With daily activities such as yoga, the spot focuses on the wellness of its visitors. What a relaxing way to start your day! Almost 100% of their Barbadian food is locally sourced to limit the impact transportation has on the environment concerning oil, fumes and exhaust. Owner Papajules focuses on providing the freshest food to his guests as he is also a health enthusiast - implementing activities from his own wellness journey into his company. As a result, healthy breakfasts and detox juices have become highlights of the restaurant to complement its wellness activities such as paddle boarding, swimming lessons, cardio and meditation. The company has also implemented the use of bamboo straws over plastic, and employees can be seen wearing ‘Save the turtles’ t-shirts. If you need a healthy, sustainable culinary tourism experience, La Cabane is the place to be.
Chattel House Audio Tour
For history and nature enthusiasts Deborah Grant’s tours are a dream. A Chattel House Audio Tour resembles a time machine - tour guides reveal fantastic stories of Barbados’ history while literally keeping you on your feet and reducing strain on the environment! Knowledgeable tour guides take you on a rich walking journey through the island’s towns of Speightstown, Holetown, Bridgetown and Oistins. These audio tours provide insight into the gothic architecture of the island’s oldest buildings and statues and are steeped in the colonial history from enslavement to revolt! They also employ technology which allows customers to enjoy crystal clear audio while following along at their own leisure. Tours are heard through an attached microphone while visitors listen through earbuds perfect for maintaining any necessary distancing protocols! Armed with complimentary healthy snacks and water, Chattel House walking tours are just as fun and interactive as a tour on wheels - perhaps better - as you blend in with locals. Get active and reduce harm to the environment.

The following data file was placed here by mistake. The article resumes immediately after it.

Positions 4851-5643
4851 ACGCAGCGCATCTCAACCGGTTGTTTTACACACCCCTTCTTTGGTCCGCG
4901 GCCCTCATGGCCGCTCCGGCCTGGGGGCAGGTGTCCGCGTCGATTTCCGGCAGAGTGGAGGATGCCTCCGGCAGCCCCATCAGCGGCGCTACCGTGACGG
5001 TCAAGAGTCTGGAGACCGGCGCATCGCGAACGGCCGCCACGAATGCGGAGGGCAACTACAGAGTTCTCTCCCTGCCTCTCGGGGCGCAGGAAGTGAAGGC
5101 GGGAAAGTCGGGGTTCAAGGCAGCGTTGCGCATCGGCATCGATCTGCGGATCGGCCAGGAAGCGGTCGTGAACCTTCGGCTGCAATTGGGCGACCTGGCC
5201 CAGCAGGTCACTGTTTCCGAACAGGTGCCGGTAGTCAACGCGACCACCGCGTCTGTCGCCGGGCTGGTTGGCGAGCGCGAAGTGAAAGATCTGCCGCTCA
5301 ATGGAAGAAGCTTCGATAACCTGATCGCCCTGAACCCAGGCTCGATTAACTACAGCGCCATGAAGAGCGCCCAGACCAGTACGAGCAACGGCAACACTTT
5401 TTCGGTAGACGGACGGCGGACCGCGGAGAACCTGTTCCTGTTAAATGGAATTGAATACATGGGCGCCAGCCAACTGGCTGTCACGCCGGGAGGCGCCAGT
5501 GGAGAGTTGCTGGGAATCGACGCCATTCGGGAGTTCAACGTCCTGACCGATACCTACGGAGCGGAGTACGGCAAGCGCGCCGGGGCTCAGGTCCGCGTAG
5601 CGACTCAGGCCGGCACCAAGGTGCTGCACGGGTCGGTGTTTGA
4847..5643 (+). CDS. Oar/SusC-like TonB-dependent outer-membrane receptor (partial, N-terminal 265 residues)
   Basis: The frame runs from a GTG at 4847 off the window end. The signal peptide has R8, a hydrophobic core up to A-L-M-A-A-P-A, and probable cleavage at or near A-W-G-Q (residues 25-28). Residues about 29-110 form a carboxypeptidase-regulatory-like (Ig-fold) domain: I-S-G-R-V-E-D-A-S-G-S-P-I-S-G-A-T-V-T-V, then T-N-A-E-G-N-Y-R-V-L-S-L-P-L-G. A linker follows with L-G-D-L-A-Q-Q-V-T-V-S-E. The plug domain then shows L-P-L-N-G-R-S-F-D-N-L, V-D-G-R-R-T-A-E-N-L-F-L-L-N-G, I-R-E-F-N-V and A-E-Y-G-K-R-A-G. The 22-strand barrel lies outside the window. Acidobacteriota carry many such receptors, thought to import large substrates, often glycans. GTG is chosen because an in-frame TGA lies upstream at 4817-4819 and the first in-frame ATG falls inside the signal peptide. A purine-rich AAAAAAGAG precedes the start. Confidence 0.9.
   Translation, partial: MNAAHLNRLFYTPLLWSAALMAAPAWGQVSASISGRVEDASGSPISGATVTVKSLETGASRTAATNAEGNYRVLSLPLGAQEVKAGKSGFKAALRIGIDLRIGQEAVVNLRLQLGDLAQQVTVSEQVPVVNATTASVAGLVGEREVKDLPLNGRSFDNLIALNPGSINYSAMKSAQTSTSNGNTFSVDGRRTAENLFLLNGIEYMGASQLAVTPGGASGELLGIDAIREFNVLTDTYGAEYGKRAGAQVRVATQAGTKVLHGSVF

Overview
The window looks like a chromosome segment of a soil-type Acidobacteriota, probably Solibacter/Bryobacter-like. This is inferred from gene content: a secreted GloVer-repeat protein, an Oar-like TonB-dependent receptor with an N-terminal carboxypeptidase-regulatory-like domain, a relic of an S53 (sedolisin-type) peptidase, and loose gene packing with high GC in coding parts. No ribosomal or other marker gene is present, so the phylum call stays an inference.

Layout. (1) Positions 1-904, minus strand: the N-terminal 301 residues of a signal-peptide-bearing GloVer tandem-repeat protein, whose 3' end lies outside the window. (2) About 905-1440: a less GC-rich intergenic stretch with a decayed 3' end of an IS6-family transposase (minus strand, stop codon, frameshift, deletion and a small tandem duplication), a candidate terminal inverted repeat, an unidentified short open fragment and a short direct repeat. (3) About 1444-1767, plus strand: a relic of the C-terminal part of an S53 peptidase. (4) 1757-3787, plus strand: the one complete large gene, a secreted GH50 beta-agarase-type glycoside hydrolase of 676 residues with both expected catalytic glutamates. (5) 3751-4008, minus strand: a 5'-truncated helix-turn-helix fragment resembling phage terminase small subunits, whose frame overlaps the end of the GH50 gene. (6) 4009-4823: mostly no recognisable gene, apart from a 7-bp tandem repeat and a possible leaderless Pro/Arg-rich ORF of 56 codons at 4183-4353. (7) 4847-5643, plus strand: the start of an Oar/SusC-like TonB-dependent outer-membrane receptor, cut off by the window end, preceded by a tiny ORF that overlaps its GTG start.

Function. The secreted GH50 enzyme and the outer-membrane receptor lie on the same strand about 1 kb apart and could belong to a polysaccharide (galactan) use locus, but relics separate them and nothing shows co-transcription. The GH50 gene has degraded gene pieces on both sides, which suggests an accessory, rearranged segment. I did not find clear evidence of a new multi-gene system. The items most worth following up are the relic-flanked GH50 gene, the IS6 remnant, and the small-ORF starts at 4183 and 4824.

The Barbados Museum and Historical Society